AMP Capital has spent 30 years investing in infrastructure, making it one of the most experienced managers in the business. The Australian manager says its equity strategy is to source mid-market investments and apply private equity discipline to maximise value and drive returns. As of 31 December 2019, it had invested in 40 portfolio companies across 10 geographies. Its latest global equity vehicle – Global Infrastructure Fund II – amassed $3.4 billion backed by more than 60 LPs. Counting 100 professionals across debt and equity, AMP Capital targets investments in energy, power, transport, utilities, airports, seaports, communications infrastructure, social infrastructure, aged care and more.
Investing in infrastructure since 2008 when it launched its first fund dedicated to the asset class, the Stockholm-based private equity firm has raised $19 billion across four vehicles, the latest being EQT Infrastructure IV, which closed in March 2019 on €9.1 billion. The firm prides itself on its network of industry specialists, which provide the knowledge and experience to manage assets across the sub-sectors in which it invests: energy, telecoms and social infrastructure. Its team of more than 60 investment advisors are located across Europe, North America and Asia-Pacific – all regions the firm targets. EQT has already begun raising for Fund V, which is targeting €12.5 billion.
First Sentier Investors
It has been just over a year since Colonial First State Global Asset Management rebranded as First Sentier Investors following its split from previous owner Commonwealth Bank of Australia. Under the ownership of Japanese bank Mitsubishi UFJ Trust & Banking Corporation, the Sydney-headquartered GP has continued to raise capital for the third edition of its European Diversified Infrastructure Fund series, while expanding its focus to the North American market.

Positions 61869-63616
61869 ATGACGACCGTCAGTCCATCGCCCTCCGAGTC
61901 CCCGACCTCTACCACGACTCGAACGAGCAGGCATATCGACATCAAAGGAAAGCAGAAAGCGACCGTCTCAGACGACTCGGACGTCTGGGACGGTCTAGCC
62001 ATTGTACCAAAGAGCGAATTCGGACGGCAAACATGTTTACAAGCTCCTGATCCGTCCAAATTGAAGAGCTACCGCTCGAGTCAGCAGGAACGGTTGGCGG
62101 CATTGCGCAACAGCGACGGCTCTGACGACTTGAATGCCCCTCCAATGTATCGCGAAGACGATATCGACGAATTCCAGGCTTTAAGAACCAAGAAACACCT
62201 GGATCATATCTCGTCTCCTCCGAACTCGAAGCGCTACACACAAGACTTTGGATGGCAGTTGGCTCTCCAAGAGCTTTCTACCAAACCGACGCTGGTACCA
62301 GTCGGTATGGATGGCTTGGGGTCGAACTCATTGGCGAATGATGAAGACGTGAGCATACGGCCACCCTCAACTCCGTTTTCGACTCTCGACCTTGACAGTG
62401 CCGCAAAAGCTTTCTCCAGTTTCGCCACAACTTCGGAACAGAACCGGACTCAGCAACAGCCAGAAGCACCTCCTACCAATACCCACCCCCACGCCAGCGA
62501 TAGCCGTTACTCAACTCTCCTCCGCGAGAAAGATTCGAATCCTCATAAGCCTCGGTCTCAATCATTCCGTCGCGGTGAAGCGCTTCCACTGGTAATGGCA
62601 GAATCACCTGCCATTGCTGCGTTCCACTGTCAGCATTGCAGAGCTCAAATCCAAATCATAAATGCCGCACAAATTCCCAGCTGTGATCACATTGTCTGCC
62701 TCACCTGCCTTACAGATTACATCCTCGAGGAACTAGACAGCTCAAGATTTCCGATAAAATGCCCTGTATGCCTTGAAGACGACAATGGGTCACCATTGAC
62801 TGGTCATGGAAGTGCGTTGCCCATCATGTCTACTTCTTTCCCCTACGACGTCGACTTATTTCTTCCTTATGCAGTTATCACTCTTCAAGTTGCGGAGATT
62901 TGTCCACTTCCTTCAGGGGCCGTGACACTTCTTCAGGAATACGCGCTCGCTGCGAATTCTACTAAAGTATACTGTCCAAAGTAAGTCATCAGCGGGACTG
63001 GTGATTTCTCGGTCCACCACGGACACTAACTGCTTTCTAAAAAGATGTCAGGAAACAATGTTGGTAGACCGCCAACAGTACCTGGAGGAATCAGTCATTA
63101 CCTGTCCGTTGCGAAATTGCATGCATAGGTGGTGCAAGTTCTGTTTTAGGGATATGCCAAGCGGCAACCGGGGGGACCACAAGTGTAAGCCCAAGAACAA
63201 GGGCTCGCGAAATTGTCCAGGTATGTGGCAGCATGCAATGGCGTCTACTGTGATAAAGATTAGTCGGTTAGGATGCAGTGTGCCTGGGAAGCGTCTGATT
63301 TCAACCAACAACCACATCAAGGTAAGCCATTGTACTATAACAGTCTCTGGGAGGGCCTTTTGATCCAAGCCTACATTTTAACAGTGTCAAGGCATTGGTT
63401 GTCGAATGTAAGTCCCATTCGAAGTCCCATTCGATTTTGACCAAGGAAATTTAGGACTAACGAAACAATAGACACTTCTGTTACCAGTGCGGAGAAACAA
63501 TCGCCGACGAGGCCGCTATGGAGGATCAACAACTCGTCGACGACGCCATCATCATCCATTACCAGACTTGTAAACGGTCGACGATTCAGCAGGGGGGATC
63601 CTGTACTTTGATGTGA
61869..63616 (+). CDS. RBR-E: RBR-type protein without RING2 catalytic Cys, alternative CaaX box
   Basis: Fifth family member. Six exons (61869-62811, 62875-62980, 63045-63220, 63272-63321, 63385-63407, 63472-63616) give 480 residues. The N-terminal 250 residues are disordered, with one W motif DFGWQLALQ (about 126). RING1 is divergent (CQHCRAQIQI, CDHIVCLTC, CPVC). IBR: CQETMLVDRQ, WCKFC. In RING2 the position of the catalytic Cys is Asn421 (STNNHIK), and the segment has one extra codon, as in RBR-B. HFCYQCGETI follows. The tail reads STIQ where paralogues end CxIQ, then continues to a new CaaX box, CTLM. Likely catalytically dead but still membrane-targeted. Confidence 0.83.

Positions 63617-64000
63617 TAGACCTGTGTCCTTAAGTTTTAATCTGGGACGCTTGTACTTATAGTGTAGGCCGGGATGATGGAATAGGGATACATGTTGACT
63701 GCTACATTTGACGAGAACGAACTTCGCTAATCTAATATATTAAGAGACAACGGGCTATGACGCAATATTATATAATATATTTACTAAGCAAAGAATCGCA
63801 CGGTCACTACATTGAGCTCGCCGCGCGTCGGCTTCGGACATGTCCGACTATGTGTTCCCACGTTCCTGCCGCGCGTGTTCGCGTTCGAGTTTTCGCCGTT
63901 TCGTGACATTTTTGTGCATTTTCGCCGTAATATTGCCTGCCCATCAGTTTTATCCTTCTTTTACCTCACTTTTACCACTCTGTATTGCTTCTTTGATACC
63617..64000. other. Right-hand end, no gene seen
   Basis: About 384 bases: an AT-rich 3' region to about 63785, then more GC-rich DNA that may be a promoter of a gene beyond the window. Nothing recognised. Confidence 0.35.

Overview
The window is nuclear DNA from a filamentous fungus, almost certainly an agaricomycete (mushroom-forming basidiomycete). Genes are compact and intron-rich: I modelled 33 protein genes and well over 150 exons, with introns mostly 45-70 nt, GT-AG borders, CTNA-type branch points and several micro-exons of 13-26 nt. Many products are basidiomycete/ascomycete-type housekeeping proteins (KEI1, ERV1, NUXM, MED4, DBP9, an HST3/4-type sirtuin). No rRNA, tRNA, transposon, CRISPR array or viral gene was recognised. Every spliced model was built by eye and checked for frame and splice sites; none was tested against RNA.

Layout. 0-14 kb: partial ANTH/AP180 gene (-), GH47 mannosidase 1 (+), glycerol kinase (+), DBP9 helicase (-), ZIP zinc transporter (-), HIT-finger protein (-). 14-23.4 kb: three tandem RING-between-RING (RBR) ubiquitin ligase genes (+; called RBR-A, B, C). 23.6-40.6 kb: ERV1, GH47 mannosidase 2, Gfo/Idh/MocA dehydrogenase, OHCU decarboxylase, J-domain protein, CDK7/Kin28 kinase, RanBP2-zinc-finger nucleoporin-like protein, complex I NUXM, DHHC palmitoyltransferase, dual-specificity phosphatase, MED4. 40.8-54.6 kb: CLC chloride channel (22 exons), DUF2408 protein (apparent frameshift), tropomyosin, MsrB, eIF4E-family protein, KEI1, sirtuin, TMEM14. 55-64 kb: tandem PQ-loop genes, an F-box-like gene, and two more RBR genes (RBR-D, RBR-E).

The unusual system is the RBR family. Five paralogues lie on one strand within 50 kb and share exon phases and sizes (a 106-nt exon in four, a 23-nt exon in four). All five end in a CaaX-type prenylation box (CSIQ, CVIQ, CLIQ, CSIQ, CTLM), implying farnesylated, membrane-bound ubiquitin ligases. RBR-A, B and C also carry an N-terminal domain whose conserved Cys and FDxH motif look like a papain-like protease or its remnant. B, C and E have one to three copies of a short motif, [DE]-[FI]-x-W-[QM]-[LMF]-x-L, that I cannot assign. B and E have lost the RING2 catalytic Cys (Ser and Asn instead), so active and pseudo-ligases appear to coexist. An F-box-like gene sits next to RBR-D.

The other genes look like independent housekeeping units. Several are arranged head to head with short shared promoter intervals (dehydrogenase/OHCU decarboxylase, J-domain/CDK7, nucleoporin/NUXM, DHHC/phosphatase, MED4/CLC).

It has also continued to raise capital for its open-end Global Diversified Infrastructure Fund, having done its first deals in the US through that vehicle in 2019. The firm has said there will be a continued focus on core assets, especially those in regulated sectors occupying monopoly positions.
BlackRock has cemented its 10th place with $15.2 billion and this is in no small part down to the $5.1 billion close of its Global Energy & Power Infrastructure Fund III in April. That vehicle was the latest in a series acquired by BlackRock in its 2017 takeover of First Reserve’s energy and infrastructure business. The manager is also more than halfway to the $2.5 billion target for its third global renewables fund. Energy, and especially renewables, makes up a significant part of BlackRock’s infrastructure strategy. The firm has said infrastructure is its “most underserved alternative”, so stay tuned for more – and don’t be surprised if it rockets up the top 10 in the years to come.
If you want more information about how we compile our ranking, click here for our methodology.